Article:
Lois Wolgemuth has worked as a Child Life Specialist at Stollery Children’s Hospital in Edmonton, Alberta, for 31 years, but discovered her passion for helping hospitalized children at age 12. She’s truly devoted her life to the Child Life profession and shares stories and insights here:

Please share a little about your background and how you became a Child Life Specialist.

One Saturday when I was about 12 and bored at home I started thinking about how bored kids in the hospital must be. I called up my friend and asked her if she wanted to go to our local hospital and play with the kids there. We loaded up a couple of backpacks with crayons, books and puzzles, hopped on the bus and got down to the hospital. We found our way to the children’s ward and hung out with the kids and actually went back a couple of times before we were discovered and sent to the volunteer office. They told us we were far too young. They told us to come back when we were 16. I knew at that time I would be back.

I got an internship at my local children’s hospital, started working there right out of college, and have been privileged to work at the Stollery Children’s hospital for 31 years now.

Was there a defining or “a-ha” moment in your career you could share?

I think of two examples immediately. On my first day of training at my first job, I went into the intensive care unit to meet one of my first patients. He was in a coma and had been in a terrible accident. He didn’t even look like a little boy. I remember looking down at his little hands with dirt under the fingernails and just imagining him running and playing and being just like he would’ve been before his accident. It seemed that all the tubes and medical equipment faded away and all I could see was this little boy and that’s all I focused on, just helping him get back to who he was.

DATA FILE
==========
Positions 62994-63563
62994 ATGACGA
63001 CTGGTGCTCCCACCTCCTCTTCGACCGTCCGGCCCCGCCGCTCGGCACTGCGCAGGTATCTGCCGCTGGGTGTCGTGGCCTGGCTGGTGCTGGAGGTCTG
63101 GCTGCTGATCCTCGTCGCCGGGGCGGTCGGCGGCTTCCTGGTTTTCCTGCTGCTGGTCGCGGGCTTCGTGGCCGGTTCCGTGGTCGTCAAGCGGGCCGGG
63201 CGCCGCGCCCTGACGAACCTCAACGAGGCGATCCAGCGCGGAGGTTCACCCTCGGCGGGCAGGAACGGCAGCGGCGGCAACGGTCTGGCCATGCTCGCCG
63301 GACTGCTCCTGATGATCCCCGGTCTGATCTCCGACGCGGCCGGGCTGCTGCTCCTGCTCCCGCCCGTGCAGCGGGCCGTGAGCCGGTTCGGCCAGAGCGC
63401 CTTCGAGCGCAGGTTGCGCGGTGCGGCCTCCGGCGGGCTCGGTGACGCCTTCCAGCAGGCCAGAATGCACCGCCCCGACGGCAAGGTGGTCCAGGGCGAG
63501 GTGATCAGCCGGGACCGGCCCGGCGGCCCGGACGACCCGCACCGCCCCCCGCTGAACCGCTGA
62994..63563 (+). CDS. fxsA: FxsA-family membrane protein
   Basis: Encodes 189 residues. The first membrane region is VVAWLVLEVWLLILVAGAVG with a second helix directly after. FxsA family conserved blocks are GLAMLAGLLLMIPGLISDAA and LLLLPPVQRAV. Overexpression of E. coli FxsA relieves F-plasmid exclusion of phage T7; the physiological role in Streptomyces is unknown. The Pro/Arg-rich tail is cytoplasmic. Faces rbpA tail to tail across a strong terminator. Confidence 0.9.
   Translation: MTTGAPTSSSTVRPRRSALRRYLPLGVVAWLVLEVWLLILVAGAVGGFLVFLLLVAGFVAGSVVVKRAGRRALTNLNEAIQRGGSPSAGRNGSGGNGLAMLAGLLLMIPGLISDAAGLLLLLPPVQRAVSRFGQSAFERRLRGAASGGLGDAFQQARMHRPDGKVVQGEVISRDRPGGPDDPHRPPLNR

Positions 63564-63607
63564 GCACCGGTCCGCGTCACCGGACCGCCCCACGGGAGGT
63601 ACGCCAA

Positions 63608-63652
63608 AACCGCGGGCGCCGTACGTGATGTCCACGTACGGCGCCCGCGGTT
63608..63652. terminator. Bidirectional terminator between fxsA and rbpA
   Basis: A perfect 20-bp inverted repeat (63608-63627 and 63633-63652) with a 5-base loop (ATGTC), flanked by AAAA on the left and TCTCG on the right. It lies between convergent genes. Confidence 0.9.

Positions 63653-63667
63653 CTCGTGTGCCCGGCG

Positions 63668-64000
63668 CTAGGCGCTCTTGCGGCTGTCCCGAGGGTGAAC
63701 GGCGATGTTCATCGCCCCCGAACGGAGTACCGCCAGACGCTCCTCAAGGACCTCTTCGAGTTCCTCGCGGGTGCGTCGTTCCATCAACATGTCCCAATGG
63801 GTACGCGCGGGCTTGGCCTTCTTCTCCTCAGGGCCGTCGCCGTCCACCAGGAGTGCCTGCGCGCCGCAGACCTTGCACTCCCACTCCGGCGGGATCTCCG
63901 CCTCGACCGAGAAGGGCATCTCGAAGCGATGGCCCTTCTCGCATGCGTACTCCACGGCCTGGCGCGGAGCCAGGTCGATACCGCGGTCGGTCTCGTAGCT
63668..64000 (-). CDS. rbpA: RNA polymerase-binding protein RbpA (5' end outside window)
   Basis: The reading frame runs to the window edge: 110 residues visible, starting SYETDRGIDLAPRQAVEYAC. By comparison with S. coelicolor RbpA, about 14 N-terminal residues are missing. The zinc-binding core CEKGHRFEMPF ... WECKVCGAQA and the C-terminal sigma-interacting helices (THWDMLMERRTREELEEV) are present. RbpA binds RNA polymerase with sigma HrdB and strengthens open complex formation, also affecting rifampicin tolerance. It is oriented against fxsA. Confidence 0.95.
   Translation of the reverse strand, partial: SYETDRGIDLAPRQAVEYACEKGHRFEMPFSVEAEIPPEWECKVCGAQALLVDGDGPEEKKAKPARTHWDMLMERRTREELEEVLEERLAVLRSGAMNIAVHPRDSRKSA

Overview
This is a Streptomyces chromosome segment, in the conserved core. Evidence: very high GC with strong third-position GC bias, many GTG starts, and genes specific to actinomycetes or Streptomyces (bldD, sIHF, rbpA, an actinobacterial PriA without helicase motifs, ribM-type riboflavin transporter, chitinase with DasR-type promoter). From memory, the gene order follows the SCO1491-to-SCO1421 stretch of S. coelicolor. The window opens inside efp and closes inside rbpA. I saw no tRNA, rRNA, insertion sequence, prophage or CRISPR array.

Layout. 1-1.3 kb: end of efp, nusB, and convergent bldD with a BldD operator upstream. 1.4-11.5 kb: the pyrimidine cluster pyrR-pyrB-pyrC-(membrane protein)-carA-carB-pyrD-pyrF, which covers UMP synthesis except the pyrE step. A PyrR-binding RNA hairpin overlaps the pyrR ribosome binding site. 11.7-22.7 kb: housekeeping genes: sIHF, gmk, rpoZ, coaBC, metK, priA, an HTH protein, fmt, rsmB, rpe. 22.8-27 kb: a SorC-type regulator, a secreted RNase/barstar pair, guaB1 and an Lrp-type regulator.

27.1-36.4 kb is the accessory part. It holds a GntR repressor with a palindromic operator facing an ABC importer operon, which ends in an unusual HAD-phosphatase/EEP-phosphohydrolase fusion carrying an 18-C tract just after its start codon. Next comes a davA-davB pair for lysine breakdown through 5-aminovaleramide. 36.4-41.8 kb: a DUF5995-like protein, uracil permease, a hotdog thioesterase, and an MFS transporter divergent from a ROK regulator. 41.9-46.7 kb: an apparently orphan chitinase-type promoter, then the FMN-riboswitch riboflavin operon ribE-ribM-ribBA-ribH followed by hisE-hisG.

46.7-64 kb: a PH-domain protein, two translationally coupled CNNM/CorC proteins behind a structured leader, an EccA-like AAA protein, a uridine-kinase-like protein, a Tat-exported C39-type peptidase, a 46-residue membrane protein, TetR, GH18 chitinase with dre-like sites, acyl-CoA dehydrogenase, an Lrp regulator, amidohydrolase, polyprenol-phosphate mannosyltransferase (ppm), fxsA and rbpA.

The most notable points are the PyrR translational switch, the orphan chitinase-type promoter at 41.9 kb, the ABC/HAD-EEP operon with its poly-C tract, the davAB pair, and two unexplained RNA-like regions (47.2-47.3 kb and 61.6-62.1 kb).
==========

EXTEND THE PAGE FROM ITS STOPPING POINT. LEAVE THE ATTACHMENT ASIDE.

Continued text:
The other moment I remember is walking into the room of a little 4-year-old who had recently been diagnosed with cancer. He was so angry about being cooped up in the hospital and not understanding what was happening to him that he picked up a toy car and threw it at my head as hard as he could yelling “I hate you, go away!” I left, but kept trying. It took me days before he would let me stay even for a few minutes. Soon, he was letting the doctors and nurses in, too. Giving him the control and power he needed helped him gain trust in our relationship and all the other helpers on his team.

What’s one thing you would like to see change in how healthcare is administered to children?

I’d say mandatory education and training in our approach to children. There needs to be more awareness of the long-term effects of hospitalization, illness and injury. When supported well, kids will get stronger but when not, the negative impact can be life-long. There are simple ways to help and if caregivers would try these things the outcomes would be better. For example, using comfort positions instead of holding kids down for procedures. There are great resources out there.

What can parents do to help their own children have better healthcare experiences?

Parents should remember that they are the expert on their child. They should listen to the advice of professionals, but always make it fit for you and your child. Feel strong to advocate for your child’s needs. I hear too many parents say they regret not speaking up because they felt intimidated by the system. If you don’t have the strength in the moment find someone who can help you. The hospital can be a complex place, but at the end of the day, every professional is there to help. Be honest, give them information and ask them for ideas. They have the best ideas! Use the resources that are offered, ask to see a child life specialist.